The 2021 weight includes a one pound double entry for the whisky compass-- the only error that I see on it right now.

    Prior to the 1970s reweigh the aircraft had at least four modifications (per TLDC or FA). Each added some weight to the airframe, accounting for some (or maybe all) of the 37 extra pounds. Most significant being "reinforcements at fuselage station 4 that conform to Luscombe dwg. 58730-C and rear (float strut) attachment fittings." A flat gasket and new plexiglas was fitted to the skylight. Two inertia reel lap and shoulder belts were installed with their "supporting cables and hardware," and the baggage compartment was lined and a net fitted.

    Regarding the extra 23 pounds since the 70s reweigh: the new PMA'd 14 gallon fuel tank might weigh a little bit more than the original. The airplane has slightly larger and more durable main wheels and tires (9 lbs.) than stock-- but I don't know when these were added. The new upholstery and seat cushions may weigh a tad more than the originals did, and there may be a small amount of additional weight from cosmetically restoring the instrument panel and paint.
     
    Last edited: Sep 28, 2021
  18. Bell206

    Bell206 En-Route

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    FYI: Since it was actually weighed, the double compass entry on the equipment list would only be a clerical error and not a weight error. So only the list would need to be corrected.
    Given the time frame of your EWB history, these comparisons are not an exact science. There are inherent errors with the weight and balance process that can cause differences with the same aircraft outside of equipment changes. For example, when remove/install equipment the re-compute formula leads to minute errors considering the moment is purely a mathematical result, along with the number of decimals the values are taken out to, can over time change the weight value. On the actual weighing side you have weigh equipment variances from each time it was weighed as well as operator skill level. Plus several other possible issues. Regardless, over a period of 70+ years your EWB values seem to be inline with what you have researched plus any other “featured” errors.

    So is this exercise solely for you to learn your aircraft in more detail, or are you trying to identify areas where you can reduce your current EWB?
     
    Last edited: Sep 25, 2021
  19. Boundary Waters

    Boundary Waters Pre-Flight

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    The former, as well as just sharing numbers. Because lots of people share opinions that are not necessarily supported by real-world numbers.

    For instance there is a Luscombe factory letter that describes the steps required to convert an 8A to an 8D-- which will allow a gross weight of 1310 lbs. (not 1320 lbs. as often stated). BUT, doing so costs 20 lbs. of the 50 lbs. gained in a labor and dollar intensive conversion.

    (I'm a noob, but the airplane's majority owner has been around GA for 50 years, and the A&P for 40 years. So, I believe them-- okay, except for when the A&P was pulling my leg trying to convince a gullible girl that Ercoupes didn't have rudder pedals, and you flew Cubs from the back seat. Uh-huh, real good ones. :) )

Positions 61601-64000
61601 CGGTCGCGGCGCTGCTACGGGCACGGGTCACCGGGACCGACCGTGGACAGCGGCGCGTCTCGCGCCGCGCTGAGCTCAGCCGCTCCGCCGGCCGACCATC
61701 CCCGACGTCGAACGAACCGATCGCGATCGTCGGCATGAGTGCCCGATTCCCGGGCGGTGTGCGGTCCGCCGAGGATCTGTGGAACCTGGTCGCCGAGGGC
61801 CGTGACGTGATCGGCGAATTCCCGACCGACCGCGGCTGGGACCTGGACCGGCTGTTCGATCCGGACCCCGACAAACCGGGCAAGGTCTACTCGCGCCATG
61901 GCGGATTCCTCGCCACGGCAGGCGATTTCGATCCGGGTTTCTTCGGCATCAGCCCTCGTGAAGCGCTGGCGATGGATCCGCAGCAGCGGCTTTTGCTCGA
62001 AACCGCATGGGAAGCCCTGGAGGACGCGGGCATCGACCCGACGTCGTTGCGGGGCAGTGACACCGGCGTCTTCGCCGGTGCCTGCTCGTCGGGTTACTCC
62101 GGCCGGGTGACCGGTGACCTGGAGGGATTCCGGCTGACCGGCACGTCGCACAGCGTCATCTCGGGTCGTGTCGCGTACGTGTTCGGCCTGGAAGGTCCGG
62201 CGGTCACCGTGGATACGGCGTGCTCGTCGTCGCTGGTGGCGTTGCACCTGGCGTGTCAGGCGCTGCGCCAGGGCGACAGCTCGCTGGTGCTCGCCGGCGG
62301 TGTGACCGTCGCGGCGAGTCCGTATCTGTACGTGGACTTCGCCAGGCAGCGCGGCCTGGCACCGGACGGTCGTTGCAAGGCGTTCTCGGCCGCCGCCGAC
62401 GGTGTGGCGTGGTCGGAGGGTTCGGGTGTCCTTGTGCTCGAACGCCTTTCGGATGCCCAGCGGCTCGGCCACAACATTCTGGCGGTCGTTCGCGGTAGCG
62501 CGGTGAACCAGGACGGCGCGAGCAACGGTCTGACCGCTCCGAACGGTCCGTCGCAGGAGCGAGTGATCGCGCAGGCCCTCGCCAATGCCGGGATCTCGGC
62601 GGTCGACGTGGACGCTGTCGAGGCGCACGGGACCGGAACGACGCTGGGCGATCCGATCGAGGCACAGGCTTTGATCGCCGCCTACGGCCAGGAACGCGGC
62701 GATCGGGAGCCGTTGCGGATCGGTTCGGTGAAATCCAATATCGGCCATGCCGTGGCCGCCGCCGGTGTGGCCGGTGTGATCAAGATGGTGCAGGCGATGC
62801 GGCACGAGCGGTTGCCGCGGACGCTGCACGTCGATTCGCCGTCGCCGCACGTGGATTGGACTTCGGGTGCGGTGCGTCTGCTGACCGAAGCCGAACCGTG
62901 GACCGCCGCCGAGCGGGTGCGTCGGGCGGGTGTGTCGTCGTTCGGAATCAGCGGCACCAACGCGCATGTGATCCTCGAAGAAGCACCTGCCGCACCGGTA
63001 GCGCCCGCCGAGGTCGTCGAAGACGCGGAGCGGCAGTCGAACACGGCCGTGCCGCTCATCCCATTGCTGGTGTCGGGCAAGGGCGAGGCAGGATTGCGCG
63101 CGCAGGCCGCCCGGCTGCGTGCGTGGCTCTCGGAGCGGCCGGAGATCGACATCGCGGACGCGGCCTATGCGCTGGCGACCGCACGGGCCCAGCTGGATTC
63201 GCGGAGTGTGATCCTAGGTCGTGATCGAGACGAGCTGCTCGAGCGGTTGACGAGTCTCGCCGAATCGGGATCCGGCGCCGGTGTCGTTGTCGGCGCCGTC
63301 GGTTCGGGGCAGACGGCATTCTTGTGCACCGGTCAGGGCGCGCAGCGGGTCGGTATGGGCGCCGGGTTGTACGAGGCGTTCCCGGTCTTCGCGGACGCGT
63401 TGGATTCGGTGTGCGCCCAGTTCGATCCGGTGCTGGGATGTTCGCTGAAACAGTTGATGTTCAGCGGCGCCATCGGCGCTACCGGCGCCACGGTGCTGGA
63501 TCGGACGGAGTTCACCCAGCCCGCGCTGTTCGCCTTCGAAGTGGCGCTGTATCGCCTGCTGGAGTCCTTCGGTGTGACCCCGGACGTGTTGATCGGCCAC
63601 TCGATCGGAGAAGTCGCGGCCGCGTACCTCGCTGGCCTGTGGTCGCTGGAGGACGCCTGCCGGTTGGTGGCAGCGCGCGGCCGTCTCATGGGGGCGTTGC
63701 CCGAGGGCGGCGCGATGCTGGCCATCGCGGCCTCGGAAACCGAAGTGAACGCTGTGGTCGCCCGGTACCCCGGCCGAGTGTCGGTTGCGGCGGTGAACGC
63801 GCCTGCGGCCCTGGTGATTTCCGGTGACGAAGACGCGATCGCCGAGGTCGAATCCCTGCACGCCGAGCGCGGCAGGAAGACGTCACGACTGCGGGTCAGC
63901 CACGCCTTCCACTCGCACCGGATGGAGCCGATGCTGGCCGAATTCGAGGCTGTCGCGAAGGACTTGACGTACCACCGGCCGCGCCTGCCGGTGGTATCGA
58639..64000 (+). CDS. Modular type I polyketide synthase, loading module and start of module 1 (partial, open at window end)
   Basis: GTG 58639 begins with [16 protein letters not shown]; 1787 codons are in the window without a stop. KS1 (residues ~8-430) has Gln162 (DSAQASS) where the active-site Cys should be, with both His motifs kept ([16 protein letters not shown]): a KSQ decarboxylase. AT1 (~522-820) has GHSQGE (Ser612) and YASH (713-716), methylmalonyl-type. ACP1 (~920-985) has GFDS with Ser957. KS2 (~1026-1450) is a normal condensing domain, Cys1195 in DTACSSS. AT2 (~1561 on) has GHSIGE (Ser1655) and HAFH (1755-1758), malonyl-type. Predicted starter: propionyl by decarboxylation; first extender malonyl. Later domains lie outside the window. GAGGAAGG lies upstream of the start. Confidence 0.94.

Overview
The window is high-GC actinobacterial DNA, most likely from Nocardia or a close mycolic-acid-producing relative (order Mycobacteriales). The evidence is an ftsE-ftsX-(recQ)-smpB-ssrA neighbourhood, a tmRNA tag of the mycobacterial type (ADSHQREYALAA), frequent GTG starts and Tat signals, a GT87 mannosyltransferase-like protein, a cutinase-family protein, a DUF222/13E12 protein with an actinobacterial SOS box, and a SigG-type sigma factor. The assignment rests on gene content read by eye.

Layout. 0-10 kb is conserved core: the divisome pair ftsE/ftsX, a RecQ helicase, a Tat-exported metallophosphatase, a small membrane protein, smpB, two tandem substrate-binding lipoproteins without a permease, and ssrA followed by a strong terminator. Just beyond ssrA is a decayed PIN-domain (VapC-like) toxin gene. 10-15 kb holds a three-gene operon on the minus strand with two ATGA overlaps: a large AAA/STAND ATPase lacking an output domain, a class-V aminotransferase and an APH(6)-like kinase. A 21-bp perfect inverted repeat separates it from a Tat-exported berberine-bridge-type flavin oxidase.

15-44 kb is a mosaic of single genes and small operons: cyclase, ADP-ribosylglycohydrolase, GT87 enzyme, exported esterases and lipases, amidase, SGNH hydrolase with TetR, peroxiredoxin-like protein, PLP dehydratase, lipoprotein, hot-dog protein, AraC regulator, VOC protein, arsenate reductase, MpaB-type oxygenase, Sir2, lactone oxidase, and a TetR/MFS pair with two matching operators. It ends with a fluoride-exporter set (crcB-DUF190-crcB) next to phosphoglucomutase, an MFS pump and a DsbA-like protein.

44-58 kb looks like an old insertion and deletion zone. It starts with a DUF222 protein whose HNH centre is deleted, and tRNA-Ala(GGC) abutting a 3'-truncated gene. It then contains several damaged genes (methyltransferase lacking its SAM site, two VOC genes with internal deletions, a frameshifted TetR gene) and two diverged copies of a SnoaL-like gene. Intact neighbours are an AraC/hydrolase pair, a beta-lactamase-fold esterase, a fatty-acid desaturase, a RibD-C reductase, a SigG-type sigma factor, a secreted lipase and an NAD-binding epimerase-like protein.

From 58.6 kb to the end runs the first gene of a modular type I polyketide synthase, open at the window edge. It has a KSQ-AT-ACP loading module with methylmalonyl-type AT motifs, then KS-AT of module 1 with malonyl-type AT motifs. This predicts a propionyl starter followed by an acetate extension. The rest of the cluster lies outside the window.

I'm told that the A-65-8 is just fine. (It is exactly the same engine the Taylorcraft had.) That an A-75 (not a C-75 as often misstated) would just be an expensive paperwork improvement without any actual real-world performance gains. I have no complaints with the engine, the fuel system, or the gross weight. 1260 lbs. means that instead of 75 lbs. of baggage I am limited to 69.8 lbs. (5.2 lbs.). The majority owner and his wife probably max out at 320 pounds so they can still carry 49.8 lbs. of baggage aloft.
     
    Last edited: Sep 25, 2021
  20. Bell206

    Bell206 En-Route

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    Well good on you. Consider yourself in the top minority that take the time to learn the details. But don’t stop at learning just the aircraft as there is a lot more to learn if you so choose.
     
  21. Magman

    Magman Pre-takeoff checklist

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    Hmm. Weight increases in the 50’s, 70’s , 80’s and now.

    It sounds just like ME!

    Contagious?
     
  22. Shepherd

    Shepherd En-Route

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    Weigh the plane!
    Do the arithmetic!
    I found two egregious mistakes in the logbooks going back decades.
    The guy who put the C-85 and metal prop on the plane re-weighed it correctly.
    Then he made a serious mistake in his weight and balance arithmetic. That was in 1958.
    No one ever caught the mistake, and I'm assuming no one has ever bothered to actually sit down and calculate the W&B since then.
    When I tried to do a W&B, the CG was back behind the baggage compartment. I had a couple other guys try it, with the same results.
    After hours of reading through 73 years worth of log entries I spotted the mistake.
    But I'm still going to have the plane re-weighed.
     
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  23. Dan Thomas

    Dan Thomas Final Approach

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    He wasn't pulling your leg.
     
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  24. Dan Thomas

    Dan Thomas Final Approach

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    Airplanes, like pilots, gain weight as they get older. Seems to be a law of physics.

    I once did a prebuy on a Taylorcraft. The weight and balance showed a useful load of about 160 pounds. The owner didn't think anything of it. I never saw another W&B as far off as badly as that one.
     
  25. RyanShort1

    RyanShort1 En-Route

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    The assumed weights of the items installed are important, but meaningless compared to an actual physical weight under correct conditions. You may or may not fight interesting differences. That's when you start comparing the presumed stuff, and things like dirt, insect nests (mud daubers are a genuine problem in some parts of Texas) and paint that could be adding to to your empty number.